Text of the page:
“Understanding Ukraine’s recent history, including the significant tension between those who seek to transform the country and those who wish to continue profiting from the old ways, is of critical importance to understanding the events you asked me here today to describe. Many of those events—and the false narratives that emerged from them—resulted from an unfortunate alliance between Ukrainians who continue to operate within a corrupt system, and Americans who either did not understand that corrupt system, or who may have chosen, for their own purposes, to ignore it.”
Born in October 1965, in Bishop Auckland, U.K., Hill is a foreign affairs specialist and national security official specializing in the former Soviet Union, Russia, and European affairs.
She studied at the University of St. Andrews in Scotland, and Harvard, where she earned a Masters Degree in Russian and Modern History in 1991 and a Ph.D. in history in 1998.
She worked in the research department at the John F. Kennedy School of Government from 1991 to 1999 and at the National Intelligence Council as national intelligence officer for Russia and Eurasia from 2006 and 2009, under both the Bush and Obama administrations.
Trump appointed Hill in April 2017 as Special Assistant to the President and Senior Director of Russian and European Affairs on his National Security Staff. She decided to step down from this position in August 2019, and yesterday she testified for nearly 10 hours as part of the impeachment inquiry.
The Deep State Bites Back
We now know that the President tried to limit and or stop both women from testifying. Congressional Democrats, knowing this would be the case, issued subpoenas for both. Other Trump administration officials like former White House Counsel Don McGahn have abided by the President’s demands not to testify. To their credit, Hill and Yovanovitch did not.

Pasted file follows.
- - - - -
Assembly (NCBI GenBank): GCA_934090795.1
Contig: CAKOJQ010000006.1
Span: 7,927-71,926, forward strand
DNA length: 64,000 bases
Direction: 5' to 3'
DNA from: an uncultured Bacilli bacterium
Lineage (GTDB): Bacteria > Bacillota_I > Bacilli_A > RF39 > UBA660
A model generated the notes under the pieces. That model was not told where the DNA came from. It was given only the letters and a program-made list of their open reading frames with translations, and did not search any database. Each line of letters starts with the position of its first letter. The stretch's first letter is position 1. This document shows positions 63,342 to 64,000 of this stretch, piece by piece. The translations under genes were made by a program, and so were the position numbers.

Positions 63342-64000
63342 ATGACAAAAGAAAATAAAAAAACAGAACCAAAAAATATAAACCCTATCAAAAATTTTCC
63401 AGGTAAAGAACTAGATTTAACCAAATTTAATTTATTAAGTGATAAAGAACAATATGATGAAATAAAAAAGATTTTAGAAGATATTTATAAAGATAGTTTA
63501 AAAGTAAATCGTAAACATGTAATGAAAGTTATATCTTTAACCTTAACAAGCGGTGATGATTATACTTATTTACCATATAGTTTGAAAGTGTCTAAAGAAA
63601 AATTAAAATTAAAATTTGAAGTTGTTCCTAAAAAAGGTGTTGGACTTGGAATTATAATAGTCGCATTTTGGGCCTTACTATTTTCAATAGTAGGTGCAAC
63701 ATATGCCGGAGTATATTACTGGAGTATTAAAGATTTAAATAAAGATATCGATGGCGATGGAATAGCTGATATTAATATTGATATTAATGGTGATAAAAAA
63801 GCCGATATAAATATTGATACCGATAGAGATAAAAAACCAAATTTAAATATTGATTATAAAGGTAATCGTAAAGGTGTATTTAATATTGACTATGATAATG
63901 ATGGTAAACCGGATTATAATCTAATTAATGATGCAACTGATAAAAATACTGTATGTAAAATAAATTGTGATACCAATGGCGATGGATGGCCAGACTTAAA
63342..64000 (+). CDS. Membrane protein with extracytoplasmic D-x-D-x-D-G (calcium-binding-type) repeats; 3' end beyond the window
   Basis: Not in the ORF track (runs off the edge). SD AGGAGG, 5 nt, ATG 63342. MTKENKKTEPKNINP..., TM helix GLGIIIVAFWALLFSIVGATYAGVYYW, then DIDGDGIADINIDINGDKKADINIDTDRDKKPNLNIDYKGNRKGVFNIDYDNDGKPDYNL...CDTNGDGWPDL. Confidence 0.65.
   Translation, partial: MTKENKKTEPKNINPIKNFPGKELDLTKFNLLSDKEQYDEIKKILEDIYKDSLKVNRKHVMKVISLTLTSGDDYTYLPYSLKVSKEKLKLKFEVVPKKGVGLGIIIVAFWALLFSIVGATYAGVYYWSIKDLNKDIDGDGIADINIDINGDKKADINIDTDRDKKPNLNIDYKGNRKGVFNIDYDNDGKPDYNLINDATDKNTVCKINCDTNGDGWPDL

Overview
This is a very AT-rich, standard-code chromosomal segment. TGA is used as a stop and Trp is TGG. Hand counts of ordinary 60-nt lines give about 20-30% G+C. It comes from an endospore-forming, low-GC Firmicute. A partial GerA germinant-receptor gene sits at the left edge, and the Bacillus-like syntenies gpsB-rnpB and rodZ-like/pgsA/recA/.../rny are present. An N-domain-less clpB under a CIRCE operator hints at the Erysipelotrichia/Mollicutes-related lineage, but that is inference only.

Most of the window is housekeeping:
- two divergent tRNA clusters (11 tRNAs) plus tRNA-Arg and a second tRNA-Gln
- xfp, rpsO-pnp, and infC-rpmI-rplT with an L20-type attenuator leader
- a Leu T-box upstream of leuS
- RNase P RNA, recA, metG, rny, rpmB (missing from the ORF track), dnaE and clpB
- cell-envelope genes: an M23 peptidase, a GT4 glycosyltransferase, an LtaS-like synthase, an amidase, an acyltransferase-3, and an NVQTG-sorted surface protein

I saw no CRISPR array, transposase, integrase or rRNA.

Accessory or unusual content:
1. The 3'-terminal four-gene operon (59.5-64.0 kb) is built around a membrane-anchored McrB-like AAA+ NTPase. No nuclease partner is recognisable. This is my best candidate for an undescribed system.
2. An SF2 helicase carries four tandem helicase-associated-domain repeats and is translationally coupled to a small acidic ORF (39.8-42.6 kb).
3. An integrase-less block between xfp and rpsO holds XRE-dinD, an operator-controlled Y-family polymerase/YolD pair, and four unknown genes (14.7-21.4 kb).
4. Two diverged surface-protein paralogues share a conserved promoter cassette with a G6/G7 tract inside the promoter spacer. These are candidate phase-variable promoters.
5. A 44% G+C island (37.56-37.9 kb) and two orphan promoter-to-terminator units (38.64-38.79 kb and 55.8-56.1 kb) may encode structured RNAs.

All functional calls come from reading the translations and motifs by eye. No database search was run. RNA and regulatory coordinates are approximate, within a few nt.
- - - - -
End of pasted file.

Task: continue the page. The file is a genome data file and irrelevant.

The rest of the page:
Perhaps we’re entering a new phase in the impeachment inquiry. It could be that the President’s fear of the so-called Deep State is slowly starting to come to fruition. When he talks about the Deep State, we know he’s merely talking about the dedicated public servants who come to work each day, serving their country and doing the types of jobs that help keep us safe. To him, though, these people are a direct threat to him—and his survival as President.
Honor and decency cannot be said in the same sentence when describing this President. It’s why Fiona Hill and Marie Yovanovitch, and others like them, get under his skin so much. He’s done his best to undermine our democracy and blow up the norms and precedent we so dearly need for our nation’s survival. Finally, it seems, a few brave souls are beginning to call him out for what looks like an appalling abuse of power.
In the future, here’s hoping we honor Hill and Yovanovitch, and others, who decide that our Constitution is more important than one man. The resumes of these two brave women speak loudly. They flash like a bright neon sign. Knowing that these are the types of people we have working in our government gives me hope—hope that eventually, justice will prevail when it comes to the actions of this President and others in his administration who’ve done his bidding.
Not long ago, I feared Trump would weather the storm of controversy surrounding him. I’m feeling a little better these days. Thank you, Fiona Hill. And thank you, Marie Yovanovitch. We owe you a debt of gratitude.